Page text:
The way to resolve such questions is to acquire more and better data. The American astronomer Heber Doust Curtis (1872:1942) decided to see if he could find more novas in the Andromeda Nebula and managed to discover about a hundred from archival photographic plates and observations. The observations covered a very short period of time, a few decades, and novas are a fairly rare phenomenon. The finding of so many novas meant that the probability that they weren't associated with the Andromeda Nebula and just happened to lie in the line of site was vanishingly small; novas simply didn't happen at that rate over the entire sky. In fact, novas were rare enough to suggest to Curtis that the Andromeda Nebula was not only composed of stars, it had to composed of a lot of stars to account for such a rate of nova explosions.

Furthermore, the novas that Curtis found in the Andromeda Nebula were much fainter than S Andromedae. In 1918, Curtis suggested that the novas he had found were in a league with Nova Persei, and that if S Andromedae had actually occurred in the Andromeda Nebula, it was much brighter than an ordinary nova. Many astronomers, including Harlow Shapley, were skeptical. Since so little was known about novas, any assumptions about their actual properties one way or another were hard to take seriously. Then Edwin Hubble figured out an unarguable way to break the deadlock.

A groundbreaking new telescope had come on line on Mount Wilson in southern California in 1917. The "Hooker telescope", funded by donations by a Mr. John D. Hooker, was a reflector with a mirror 2.54 meters (100 inches) in diameter, making it the most powerful telescope in the world until after World War II. Hubble used the Hooker telescope to resolve stars in the Andromeda Nebula, proving that it was not a cloud of gas, and in 1923 he spotted a Cepheid variable that allowed him to estimate its distance as 800,000 light-years. It actually turned out that he had spotted an RR Lyrae variable, and it wasn't until well after World War II that astronomers realized that they had their own, brighter, period-luminosity curve. That led to readjusting the distance to the Andromeda Nebula to 2,500,000 light-years.

However, even the short value of 800,000 light-years made the Andromeda Nebula an "island universe" in its own right, much like our own Milky Way Galaxy. Hubble wanted to call it an "extragalactic nebula", but Harlow Shapley, who had come around with almost everyone else, thought this was inadequate. It was something much like the Milky Way, so it might as well be called the "Andromeda Galaxy".

* Of course, many other similar objects had been cataloged to that time, with such objects making up a good proportion of the Messier list, for example "M51", the "Whirlpool Nebula". By the time of the discovery that the Andromeda Nebula was another galaxy, tens of thousands of such objects had been cataloged. About 75% were spiral in form, with some of these seen edge-on and appearing as spindles, while 20% were spherical or elliptical, and the other 5% were irregular in shape. Now it was realized that most of these objects were actually galaxies as well. It must have been a mind-boggling revelation, showing that the Milky Way was not the entire Universe, but just one island universe among vast numbers of them.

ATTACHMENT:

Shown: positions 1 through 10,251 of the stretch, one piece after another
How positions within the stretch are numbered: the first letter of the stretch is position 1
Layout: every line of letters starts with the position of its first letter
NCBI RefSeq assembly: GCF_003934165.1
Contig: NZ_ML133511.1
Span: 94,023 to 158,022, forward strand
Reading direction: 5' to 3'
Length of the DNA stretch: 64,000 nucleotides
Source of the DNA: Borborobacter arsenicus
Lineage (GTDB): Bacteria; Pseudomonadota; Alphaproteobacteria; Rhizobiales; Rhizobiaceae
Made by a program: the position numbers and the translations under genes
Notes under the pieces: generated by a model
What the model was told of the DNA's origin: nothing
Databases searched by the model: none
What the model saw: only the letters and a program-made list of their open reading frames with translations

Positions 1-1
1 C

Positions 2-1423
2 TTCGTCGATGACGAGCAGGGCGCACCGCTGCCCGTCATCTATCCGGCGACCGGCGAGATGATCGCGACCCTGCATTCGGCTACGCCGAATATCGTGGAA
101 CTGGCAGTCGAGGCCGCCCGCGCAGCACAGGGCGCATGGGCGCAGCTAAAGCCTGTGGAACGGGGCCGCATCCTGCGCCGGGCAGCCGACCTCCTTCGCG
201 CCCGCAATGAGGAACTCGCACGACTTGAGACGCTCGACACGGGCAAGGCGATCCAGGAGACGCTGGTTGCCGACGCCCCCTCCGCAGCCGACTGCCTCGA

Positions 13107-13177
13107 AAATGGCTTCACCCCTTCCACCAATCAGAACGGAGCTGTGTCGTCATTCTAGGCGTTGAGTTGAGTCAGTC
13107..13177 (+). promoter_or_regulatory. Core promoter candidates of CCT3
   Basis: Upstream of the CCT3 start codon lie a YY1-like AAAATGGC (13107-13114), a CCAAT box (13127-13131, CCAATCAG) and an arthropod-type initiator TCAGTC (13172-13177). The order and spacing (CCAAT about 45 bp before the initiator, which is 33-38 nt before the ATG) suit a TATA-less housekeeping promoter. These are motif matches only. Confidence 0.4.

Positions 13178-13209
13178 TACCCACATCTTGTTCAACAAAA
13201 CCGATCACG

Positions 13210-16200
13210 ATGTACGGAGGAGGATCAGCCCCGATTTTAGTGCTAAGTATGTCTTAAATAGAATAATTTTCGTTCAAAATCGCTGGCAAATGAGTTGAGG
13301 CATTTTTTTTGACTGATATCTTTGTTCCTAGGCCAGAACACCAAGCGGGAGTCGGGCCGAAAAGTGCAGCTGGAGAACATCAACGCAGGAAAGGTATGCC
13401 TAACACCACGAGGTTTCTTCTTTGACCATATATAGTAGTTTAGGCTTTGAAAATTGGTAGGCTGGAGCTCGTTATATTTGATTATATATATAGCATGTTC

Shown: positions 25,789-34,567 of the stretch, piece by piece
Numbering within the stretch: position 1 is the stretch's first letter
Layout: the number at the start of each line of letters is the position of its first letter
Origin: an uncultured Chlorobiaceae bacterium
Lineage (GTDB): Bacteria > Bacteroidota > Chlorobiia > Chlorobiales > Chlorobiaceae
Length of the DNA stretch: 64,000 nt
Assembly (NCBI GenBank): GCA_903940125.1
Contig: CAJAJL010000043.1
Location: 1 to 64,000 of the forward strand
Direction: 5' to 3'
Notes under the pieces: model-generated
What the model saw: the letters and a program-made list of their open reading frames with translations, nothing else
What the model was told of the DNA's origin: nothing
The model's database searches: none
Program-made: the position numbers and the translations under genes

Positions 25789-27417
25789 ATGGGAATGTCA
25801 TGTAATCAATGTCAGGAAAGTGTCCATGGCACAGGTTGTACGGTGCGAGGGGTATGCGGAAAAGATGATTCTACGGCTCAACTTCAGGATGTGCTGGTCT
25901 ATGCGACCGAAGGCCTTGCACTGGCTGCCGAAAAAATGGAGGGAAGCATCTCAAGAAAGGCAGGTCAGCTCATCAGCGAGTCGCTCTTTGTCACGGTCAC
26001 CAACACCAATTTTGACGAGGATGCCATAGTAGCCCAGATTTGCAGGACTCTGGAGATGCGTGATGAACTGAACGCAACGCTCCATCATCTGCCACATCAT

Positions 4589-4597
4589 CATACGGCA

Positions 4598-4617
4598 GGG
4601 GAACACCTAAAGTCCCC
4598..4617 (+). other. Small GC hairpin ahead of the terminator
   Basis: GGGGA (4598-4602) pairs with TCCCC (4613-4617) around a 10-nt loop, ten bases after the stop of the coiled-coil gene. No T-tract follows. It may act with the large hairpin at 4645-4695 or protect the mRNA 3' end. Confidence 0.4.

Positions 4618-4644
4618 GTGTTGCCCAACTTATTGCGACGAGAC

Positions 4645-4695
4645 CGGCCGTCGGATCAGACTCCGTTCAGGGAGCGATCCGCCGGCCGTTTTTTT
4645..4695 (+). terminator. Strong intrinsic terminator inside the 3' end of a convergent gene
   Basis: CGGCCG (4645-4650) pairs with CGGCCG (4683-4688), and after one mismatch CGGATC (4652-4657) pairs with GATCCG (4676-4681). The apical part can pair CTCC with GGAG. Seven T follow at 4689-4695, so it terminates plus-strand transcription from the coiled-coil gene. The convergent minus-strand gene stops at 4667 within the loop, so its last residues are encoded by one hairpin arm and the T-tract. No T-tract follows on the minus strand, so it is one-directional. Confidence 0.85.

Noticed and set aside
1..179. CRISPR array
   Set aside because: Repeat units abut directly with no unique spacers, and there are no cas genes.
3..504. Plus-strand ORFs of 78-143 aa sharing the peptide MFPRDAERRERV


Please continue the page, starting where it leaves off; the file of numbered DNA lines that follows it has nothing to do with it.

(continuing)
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[7.3] MAPPING THE MILKY WAY / GALACTIC CORE

* For years astronomers had no clear idea of the structure of the Milky Way Galaxy, and many thought nobody ever would. It was like living inside a box and trying to figure out what the box looked like from the outside. Fortunately, there turned out to be a way to see through the walls of the box.

In 1931, an American radio engineer named Karl Jansky (1905:1950) of Bell Telephone Laboratories was investigating natural sources of radio interference. He managed to determine that some interference was coming from the sky, and that the interference was particularly strong in the direction of the constellation Sagittarius, in the direction of the core of the Milky Way. Jansky's efforts were focused on improving radio communications, not performing astronomy, so he reported his findings and went on about his work. Most astronomers didn't notice the report, but another American radio engineer named Grote Reber (1911:2002) decided to perform his own amateur investigation of cosmic radio sources. He built a crude radio telescope in his mother's backyard in 1937 and located a number of sources, publishing his results in 1940.

World War II was in progress at the time. Most formal astronomy work went onto the back burner for the duration, but the war had a profound effect on the history of radio astronomy. New radio technologies were developed, mostly for radar, that could be used in more peaceful times to probe the radio sky, and there was also more need to understand natural sources of radio interference.

Some astronomical work was done during the war that would also have a major influence on the future of radio astronomy. In 1944, a Dutch astronomer named Hendrik Christoffel van de Hulst (1918:2000), living in the Nazi-occupied Netherlands, decided for want of anything better to do under the circumstances to perform some analyses in theoretical physics. He got to tinkering with the characteristics of cold monatomic hydrogen, the most common constituent of the interstellar medium, and found that it could occupy two energetic states. It could drop from the more energetic state by emitting a photon of 21 centimeter (1.4 gigahertz) electromagnetic radiation, in the microwave band of the spectrum, or jump up to the more energetic state by absorbing such a photon.